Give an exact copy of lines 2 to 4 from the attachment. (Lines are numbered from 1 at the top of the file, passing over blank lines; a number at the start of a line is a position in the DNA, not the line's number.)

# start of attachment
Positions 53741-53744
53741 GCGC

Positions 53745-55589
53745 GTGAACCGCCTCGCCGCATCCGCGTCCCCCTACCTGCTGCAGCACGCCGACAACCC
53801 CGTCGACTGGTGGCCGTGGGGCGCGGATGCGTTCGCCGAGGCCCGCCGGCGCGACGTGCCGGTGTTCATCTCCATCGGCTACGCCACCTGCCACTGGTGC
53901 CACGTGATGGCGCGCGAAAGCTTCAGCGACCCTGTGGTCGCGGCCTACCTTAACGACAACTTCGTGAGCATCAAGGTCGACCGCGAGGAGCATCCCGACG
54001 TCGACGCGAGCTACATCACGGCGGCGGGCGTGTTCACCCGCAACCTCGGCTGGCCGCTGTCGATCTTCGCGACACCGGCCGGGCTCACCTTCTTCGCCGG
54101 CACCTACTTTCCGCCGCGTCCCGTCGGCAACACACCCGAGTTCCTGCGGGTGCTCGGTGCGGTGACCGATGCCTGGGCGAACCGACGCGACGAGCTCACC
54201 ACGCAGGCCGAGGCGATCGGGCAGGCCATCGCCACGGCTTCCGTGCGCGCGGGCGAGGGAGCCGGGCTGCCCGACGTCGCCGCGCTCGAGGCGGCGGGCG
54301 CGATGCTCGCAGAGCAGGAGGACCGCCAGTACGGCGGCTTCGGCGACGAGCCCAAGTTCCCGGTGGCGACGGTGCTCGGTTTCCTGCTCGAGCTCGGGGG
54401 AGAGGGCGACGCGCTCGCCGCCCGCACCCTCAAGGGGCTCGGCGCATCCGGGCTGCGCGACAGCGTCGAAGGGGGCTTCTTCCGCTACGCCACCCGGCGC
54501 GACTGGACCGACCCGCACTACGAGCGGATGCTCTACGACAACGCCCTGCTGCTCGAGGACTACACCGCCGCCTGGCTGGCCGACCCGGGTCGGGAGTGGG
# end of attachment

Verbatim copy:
53741 GCGC

Positions 53745-55589
53745 GTGAACCGCCTCGCCGCATCCGCGTCCCCCTACCTGCTGCAGCACGCCGACAACCC